October 10, 2016

It's Not Too Late to Fix Things

October 10, 2016.

To Whom it May Concern:

While I appreciate to some extent the benefits of having a famous name and face or two sitting at the moderator's desk for the Presidential debates, and the potential positive impact on interest and ratings, we have seen this year a continuation of the moderators getting in the way, interjecting themselves and their interest in 'getting a story' into the debates, rather than facilitating the conversation in an objective manner. 

Note that I say this as a #NeverTrump person; I don't support him or his positions, but like many of his supporters, all of his campaign team, his family, his closest advisers, and many of my own friends, I believe he has undeniably been treated differently by the moderators in the first two debates. 

When that happens, soundbite collection goes up, but real discussion on the issues decreases correspondingly.

It's clear that we have no opportunity to fix the candidates our political parties bestowed upon us this year, but we do have an opportunity to fix the debates so that they are more effective in educating the voting public on where the candidates stand on important issues, and significantly less focused, as a friend of mine put it, on sharing the candidates' respective baggage. 

So how do we fix it? Here are a few ideas.

First: officially define, or re-define, the role of the moderator to include the following activities:
  1. Introducing the candidates.
  2. Explaining the rules, such as how much time is allowed to respond, who goes first, opportunities for rebuttals, and so on.
  3. Reading the questions, or introducing the people who are to read the questions.
Second: the moderators should be prohibited from the following activities:
  1. Fact-checking the responses from the candidates.
  2. Arguing with the candidates.
  3. Controlling the time allocated to the questions and rebuttals.
Third: moderators should be pulled from the ranks of judges who have been deemed qualified and have actually participated in events held under the auspices of the National Debate Tournament, and not from the media.

Regarding how the debates are structured, here are some suggestions for the 'town hall' debate format: 
  1. Only audience members who were invited to participate in the town hall are allowed to pose questions to the candidates.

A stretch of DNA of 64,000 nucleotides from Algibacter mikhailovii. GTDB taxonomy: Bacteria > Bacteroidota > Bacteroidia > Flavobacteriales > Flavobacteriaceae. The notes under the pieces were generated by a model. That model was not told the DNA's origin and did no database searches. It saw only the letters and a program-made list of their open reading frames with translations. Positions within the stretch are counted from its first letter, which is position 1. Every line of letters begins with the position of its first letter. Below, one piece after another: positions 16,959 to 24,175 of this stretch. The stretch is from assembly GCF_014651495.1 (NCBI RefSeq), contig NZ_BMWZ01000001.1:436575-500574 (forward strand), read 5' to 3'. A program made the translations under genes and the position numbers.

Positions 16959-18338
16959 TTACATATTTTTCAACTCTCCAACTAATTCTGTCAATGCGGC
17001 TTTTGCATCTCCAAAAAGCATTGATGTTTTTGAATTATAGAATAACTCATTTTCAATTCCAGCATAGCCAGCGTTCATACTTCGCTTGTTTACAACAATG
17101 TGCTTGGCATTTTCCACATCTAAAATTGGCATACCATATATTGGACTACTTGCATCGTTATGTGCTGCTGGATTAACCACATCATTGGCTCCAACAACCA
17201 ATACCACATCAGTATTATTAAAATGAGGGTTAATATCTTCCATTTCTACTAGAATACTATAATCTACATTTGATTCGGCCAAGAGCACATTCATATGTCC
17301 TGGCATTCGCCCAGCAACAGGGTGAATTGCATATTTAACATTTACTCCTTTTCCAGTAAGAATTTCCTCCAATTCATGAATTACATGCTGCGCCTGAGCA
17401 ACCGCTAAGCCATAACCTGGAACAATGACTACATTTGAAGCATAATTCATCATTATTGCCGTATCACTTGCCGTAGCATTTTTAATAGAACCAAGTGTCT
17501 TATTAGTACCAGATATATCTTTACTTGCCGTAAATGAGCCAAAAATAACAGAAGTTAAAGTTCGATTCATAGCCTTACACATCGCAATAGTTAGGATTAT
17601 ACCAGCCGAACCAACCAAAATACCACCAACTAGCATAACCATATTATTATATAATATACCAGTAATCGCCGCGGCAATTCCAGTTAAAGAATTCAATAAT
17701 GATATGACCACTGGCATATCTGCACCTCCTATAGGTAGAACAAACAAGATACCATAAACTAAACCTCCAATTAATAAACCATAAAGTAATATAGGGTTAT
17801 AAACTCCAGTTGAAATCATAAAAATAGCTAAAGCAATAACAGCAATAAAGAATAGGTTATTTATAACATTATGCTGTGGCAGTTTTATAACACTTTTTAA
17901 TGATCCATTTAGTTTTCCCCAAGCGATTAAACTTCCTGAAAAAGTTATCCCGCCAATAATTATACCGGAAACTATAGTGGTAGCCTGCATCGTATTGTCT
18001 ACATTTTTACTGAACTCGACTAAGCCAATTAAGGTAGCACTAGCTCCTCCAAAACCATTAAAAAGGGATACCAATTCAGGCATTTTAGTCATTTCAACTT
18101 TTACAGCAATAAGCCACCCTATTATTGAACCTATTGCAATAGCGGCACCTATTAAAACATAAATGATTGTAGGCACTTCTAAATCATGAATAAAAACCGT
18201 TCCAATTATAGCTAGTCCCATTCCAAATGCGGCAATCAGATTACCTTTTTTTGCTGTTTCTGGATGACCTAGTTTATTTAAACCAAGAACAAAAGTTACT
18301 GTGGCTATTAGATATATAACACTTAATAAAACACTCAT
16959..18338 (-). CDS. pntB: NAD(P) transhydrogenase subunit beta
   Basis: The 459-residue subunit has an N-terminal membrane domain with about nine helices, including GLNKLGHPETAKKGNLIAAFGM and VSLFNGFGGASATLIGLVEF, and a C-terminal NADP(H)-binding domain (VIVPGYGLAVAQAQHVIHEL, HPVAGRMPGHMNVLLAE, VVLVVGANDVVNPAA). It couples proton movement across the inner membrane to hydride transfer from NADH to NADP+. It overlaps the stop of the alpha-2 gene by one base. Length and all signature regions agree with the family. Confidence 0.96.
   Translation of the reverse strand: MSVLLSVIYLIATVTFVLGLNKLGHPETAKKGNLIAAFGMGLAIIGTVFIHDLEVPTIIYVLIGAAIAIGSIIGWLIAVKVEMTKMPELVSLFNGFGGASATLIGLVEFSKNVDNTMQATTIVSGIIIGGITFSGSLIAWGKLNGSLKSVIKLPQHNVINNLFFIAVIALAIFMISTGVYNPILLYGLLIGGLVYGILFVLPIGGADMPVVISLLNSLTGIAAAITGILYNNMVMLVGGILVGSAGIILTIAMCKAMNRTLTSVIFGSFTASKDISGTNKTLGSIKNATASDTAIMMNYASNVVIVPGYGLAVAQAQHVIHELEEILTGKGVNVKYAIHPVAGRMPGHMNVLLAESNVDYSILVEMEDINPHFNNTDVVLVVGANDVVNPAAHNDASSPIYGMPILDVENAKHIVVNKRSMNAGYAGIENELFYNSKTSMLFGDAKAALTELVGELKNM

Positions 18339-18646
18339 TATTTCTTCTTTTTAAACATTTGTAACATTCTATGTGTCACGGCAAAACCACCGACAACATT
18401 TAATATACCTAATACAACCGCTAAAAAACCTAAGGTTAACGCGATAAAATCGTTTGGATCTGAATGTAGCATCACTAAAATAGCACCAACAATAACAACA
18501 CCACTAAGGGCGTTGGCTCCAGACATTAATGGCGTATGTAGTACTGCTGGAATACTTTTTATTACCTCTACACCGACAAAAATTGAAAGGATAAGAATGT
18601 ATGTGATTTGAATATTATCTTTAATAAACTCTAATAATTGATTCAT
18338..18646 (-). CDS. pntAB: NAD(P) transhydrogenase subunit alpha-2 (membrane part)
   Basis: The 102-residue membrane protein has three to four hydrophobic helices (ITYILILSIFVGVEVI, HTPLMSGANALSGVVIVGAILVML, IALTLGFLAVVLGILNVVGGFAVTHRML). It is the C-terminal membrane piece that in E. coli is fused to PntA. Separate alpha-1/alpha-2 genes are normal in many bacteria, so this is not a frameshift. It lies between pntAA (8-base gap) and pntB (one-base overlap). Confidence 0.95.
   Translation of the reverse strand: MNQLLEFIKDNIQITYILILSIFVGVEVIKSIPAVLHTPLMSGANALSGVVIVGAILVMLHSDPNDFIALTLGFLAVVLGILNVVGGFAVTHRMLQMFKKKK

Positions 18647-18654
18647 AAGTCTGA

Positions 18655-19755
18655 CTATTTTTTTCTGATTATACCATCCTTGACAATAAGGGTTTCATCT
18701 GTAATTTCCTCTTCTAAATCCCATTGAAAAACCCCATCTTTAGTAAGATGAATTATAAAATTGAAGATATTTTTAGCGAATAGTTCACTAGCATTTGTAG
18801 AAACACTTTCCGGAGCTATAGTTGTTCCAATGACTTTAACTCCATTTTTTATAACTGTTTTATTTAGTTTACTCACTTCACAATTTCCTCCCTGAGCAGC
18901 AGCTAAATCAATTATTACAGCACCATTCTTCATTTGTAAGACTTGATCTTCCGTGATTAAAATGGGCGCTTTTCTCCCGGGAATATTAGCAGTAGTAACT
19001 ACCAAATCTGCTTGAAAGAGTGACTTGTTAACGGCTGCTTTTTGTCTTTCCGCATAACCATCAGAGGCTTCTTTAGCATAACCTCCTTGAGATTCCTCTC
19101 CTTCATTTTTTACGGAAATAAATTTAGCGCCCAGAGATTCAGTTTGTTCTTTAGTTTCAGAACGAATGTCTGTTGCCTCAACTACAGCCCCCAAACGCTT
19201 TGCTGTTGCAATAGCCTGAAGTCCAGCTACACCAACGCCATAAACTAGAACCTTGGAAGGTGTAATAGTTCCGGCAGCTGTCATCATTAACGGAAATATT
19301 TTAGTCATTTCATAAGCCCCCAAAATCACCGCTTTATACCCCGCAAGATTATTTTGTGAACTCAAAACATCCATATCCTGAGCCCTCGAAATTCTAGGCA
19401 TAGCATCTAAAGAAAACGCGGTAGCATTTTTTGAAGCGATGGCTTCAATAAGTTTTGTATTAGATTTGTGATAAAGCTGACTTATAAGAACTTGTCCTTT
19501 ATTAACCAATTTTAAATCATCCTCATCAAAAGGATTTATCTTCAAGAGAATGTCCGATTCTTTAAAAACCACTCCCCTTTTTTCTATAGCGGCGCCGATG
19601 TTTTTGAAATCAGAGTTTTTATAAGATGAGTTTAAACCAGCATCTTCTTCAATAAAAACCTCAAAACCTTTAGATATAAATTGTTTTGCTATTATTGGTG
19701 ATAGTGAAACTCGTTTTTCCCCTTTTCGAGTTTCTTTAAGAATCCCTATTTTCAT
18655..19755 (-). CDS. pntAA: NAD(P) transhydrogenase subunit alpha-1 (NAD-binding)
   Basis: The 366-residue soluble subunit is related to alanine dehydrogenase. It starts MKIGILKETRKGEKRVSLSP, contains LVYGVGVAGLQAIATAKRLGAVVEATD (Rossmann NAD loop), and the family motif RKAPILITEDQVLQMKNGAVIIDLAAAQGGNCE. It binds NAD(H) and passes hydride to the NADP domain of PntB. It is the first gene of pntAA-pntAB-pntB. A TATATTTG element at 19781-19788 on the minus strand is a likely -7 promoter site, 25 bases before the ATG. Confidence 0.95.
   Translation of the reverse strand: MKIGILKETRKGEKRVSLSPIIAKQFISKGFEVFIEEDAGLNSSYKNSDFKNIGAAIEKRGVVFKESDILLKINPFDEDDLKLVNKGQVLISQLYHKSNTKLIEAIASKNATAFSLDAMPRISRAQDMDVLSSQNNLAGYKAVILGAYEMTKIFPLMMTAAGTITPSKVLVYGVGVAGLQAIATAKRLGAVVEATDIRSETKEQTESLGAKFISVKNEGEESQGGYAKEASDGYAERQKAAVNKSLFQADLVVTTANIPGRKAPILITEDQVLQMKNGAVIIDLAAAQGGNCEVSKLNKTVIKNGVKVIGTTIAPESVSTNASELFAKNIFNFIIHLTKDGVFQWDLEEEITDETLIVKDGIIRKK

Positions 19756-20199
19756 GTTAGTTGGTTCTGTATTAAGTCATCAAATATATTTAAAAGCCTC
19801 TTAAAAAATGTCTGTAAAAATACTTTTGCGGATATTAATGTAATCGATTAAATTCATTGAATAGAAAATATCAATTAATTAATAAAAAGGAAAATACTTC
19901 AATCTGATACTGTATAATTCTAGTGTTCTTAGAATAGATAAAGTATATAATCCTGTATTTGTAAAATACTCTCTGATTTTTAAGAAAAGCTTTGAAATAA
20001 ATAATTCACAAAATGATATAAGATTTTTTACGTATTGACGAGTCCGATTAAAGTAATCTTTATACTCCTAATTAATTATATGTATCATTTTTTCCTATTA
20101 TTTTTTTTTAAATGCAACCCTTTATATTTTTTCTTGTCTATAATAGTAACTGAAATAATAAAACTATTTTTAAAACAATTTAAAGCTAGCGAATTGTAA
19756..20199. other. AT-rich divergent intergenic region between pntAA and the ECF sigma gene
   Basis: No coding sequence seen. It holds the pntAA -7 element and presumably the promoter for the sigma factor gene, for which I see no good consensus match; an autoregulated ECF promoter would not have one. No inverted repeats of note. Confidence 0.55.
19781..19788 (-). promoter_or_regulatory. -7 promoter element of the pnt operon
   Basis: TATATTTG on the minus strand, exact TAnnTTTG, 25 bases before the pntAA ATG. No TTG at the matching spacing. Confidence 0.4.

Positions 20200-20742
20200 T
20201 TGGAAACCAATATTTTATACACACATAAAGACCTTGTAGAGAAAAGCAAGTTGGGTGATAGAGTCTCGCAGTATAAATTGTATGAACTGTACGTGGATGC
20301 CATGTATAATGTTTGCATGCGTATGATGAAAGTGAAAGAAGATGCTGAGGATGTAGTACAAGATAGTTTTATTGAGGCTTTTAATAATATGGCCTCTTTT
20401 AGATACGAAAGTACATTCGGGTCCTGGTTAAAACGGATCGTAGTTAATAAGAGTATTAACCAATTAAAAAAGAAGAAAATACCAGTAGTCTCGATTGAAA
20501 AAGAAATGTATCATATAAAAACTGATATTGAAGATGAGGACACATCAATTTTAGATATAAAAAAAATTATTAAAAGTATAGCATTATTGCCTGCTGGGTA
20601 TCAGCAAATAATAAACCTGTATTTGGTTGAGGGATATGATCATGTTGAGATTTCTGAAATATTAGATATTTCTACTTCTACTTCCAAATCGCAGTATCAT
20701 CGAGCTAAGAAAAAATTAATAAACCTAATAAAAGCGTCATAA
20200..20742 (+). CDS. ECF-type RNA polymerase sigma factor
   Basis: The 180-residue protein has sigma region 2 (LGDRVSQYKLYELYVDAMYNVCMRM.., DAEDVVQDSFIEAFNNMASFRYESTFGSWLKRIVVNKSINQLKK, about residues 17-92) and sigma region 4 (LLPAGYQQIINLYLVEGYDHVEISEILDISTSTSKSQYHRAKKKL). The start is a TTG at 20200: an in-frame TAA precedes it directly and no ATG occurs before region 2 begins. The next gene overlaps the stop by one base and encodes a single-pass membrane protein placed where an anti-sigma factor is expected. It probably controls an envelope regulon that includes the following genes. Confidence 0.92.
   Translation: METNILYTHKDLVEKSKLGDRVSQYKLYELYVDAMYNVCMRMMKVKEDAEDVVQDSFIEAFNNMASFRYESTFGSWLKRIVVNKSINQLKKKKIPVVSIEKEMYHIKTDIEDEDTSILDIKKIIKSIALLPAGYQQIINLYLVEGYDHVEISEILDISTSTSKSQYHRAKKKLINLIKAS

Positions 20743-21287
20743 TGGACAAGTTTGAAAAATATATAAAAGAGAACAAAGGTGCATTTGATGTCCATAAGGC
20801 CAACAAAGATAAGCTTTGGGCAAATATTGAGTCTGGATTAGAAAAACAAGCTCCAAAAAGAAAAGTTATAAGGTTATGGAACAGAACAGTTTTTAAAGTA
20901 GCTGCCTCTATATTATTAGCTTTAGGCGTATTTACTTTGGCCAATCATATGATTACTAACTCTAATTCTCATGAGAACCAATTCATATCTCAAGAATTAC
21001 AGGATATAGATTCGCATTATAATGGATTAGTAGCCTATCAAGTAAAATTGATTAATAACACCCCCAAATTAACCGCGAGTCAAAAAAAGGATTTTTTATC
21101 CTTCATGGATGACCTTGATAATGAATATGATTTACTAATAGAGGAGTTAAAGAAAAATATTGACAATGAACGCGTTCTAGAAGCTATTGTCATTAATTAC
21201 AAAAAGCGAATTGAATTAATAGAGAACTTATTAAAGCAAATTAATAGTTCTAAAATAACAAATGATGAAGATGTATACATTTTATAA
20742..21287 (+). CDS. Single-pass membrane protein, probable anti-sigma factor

2. The moderator role in the town hall format is limited to (a) introducing the questioner; (b) ensuring the question (and any rebuttal) goes to the right candidate based on established rules; and (c) at the end of the responses, asking the questioner whether or not, in their opinion, the question was answered.
  3. A designated timekeeper, who is qualified and certified as a judge in the National Debate Tournament, will maintain the visible clock for response and rebuttals times; the clock will include an indicator at 20 seconds, 15 seconds, 10 seconds, 5 seconds, and when time has expired. All candidate microphones will be disabled at five seconds after time expires.
When the 'traditional' presidential debate format is used, I suggest the following:
  1. Candidates are required to defend their own policies in response to questions falling within larger topic 'blocks' such as national security (immigration, crime, terrorism); foreign policy (military deployments, treaty support, the Middle East); economics (budget, debt, taxes); public policy (education, the environment, energy, and climate change,  jobs and trade, health care, safety net programs, the Supreme Court, speech and religion, gun control/gun rights) and so on.
  2. Because the candidates are discussing their own policies, there will be no rebuttals in this format. 
  3. These debates will be held without an audience present. Pooled media video/audio will be employed, as they are at many other aspects of the campaign. Viewing areas will be provided for those wishing to attend and watch the debate from outside the hall. 
  4. Time will be kept in the manner described above, with the countdown indicators and automatic microphone shut off at five seconds past the expiration of time. 
Finally, to expand the discussion of ideas in the country, I believe we need to expand the presidential debate stage to include participation from minor parties, with some restrictions.
  1. Minor party candidates who are on the ballot in at least 26 states by July 1st of the election year are allowed to participate fully in the town hall debates.
  2. In order to participate in the 'traditional' presidential debate format, the minor party candidates must meet the ballot line requirements and also must have published policies in each of the topic blocks. 
  3. Moderators and the timekeeper will review websites for all of the candidates meeting the ballot requirements to determine whether the candidates have defined sufficient policy positions to allow participation in the topic block discussions.
  4. The review is not intended to assess the validity or viability of the policies, but rather to ascertain whether the candidate has defined enough of a platform to be included, and to determine whether there are any topic blocks where a candidate cannot compete based on the lack of policies.
Is this perfect? Nope. 

Is it boring? Perhaps, if you're more interested in a mixed martial arts event or some politicians-vs.-lion kind of thing. 

But for all of the people who actually want to understand what the candidates stand for, as opposed to hearing what they say at rallies without having to really say anything other much at all about what they stand for, or hearing talking heads make their opinions known, these might be acceptable options.

There's one more debate. It might not be too late.